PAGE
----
It’s bet­ter to be bap­tised a rebel than to have an im­por­tant part of your body cut off and be forced into early marriage, said anti-FGM chair Li­nah Kil­imo

The Star (Kenya) - - Big Read - BY MONICAH MWANGI @mon­ic­ahmwangi

N in­ety-six girls res­cued from fe­male gen­i­tal mu­ti­la­tion and early mar­riages in West Pokot have been awarded af­ter com­plet­ing dif­fer­ent cour­ses at the St El­iz­a­beth Girls Cen­tre in Or­tum, Pokot.

The grad­u­ates un­der­went train­ing on com­puter fun­da­men­tals, tech­ni­cal skills, dig­i­tal me­dia/web de­sign, on­line work skills, cod­ing skills, life skills and health­care plan­ning and fi­nan­cial lit­er­acy skills.

Speak­ing dur­ing the event, Anti-FGM chair Li­nah Je­bii Kil­imo ap­plauded the girls, most of whom had run away from their homes to avoid be­ing cir­cum­cised and mar­ried off. “This is a great move. It’s bet­ter to be bap­tised a rebel than hav­ing an im­por­tant part of your body cut off and be­ing forced into marriage at a ten­der age,” she said.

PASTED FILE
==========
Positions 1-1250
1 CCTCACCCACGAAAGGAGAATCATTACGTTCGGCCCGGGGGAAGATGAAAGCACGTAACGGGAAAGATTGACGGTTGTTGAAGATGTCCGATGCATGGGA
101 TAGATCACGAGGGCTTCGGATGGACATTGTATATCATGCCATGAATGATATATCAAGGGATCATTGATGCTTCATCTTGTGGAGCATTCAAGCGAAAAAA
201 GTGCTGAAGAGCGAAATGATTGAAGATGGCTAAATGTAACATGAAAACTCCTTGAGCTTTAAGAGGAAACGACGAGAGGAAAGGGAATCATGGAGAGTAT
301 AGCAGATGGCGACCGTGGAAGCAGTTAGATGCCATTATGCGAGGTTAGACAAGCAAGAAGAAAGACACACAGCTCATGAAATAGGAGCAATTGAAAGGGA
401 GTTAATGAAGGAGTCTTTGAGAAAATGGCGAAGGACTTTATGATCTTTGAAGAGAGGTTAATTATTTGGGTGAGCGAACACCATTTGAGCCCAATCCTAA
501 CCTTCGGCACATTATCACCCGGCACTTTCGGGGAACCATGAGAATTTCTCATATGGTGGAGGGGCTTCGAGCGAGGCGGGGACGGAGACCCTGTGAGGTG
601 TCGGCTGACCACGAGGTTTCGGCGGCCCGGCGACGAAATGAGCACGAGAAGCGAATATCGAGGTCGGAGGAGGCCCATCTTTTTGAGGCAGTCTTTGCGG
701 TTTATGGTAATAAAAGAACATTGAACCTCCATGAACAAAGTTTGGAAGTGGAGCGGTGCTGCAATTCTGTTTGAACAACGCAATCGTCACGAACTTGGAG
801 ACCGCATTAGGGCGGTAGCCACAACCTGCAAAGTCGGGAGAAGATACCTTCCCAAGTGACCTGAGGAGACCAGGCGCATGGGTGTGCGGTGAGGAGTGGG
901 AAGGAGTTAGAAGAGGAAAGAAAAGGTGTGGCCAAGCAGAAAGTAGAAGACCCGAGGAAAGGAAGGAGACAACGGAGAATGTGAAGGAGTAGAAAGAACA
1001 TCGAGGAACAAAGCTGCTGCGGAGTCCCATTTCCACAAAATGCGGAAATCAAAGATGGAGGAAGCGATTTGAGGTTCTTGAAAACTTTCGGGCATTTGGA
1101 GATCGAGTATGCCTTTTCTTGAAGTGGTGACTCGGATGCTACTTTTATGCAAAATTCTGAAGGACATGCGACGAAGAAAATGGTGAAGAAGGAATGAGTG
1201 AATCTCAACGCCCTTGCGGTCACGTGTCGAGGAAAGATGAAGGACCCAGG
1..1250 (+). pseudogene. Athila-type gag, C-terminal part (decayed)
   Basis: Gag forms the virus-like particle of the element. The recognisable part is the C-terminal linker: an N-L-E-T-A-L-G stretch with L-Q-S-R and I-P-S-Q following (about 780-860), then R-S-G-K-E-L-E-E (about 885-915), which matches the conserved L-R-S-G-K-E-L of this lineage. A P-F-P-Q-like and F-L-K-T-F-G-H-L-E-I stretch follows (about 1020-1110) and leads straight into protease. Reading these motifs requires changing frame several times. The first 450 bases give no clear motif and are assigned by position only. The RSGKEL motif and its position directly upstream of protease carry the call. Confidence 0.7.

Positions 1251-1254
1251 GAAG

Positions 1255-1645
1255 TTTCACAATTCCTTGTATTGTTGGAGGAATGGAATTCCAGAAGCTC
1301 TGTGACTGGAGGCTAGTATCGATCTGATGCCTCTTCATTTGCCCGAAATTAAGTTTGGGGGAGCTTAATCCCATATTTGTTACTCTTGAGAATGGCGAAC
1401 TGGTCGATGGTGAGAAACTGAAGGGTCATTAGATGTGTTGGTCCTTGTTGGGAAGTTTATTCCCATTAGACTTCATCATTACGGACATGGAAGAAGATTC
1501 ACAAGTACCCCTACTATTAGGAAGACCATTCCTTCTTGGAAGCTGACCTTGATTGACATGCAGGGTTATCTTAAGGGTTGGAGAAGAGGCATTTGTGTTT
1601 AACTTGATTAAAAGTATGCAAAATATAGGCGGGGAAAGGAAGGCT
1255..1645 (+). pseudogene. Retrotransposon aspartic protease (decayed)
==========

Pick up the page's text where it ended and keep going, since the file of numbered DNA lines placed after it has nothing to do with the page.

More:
She ad­vised the girls to be an­tiFGM am­bas­sadors. “Tell younger girls to refuse be­ing equated to cows. You are all much more im­por­tant than those an­i­mals your par­ents seek as they marry you off,” she said. She asked men to al­low their girls to go to school and women to stop be­ing ig­no­rant by agree­ing to ev­ery­thing their hus­bands say. “Women, please stand firm and pro­tect your daugh­ters,” she re­it­er­ated.

Though most of those grad­u­at­ing had es­caped the abuse, it was dif­fer­ent for 18-year-old He­len Ka­mu­turey, who was cir­cum­cised at 12 years. “I was cir­cum­cised by four mid­wives. It is the most painful ex­pe­ri­ence I have ever gone through,” she said.

He­len was to be mar­ried off but man­aged to es­cape as two old men who had brought equal bride price fought to outdo each. “The one who would have emerged stronger would carry the day, and I would have been handed to him,” she says.

While they fought, He­len, who was locked in the house, man­aged to es­cape through the roof. “I was very lucky. I would have been a mother by now,” she said, adding that par­ents and es­pe­cially fa­thers should start re­spect­ing their daugh­ters.

Labour PS Khadi­jah Kas­sa­choon, who also at­tended the func­tion, told the girls that she should be an ex­am­ple to them that Pokot girls can get ed­u­ca­tion and good jobs. “You were not born for marriage. Look at us and know life is bright,” she said.

The African Cen­tre for Women, In­for­ma­tion and Com­mu­ni­ca­tion Tech­nol­ogy, through sup­port from Mi­crosoft Cor­po­ra­tion, pro­vided tech­ni­cal ICT train­ing skills. They also re­ceived train­ing on cook­ery, hair­dress­ing, farm­ing and life skills. The girls are later at­tached to men­tors who fol­low up on their progress.

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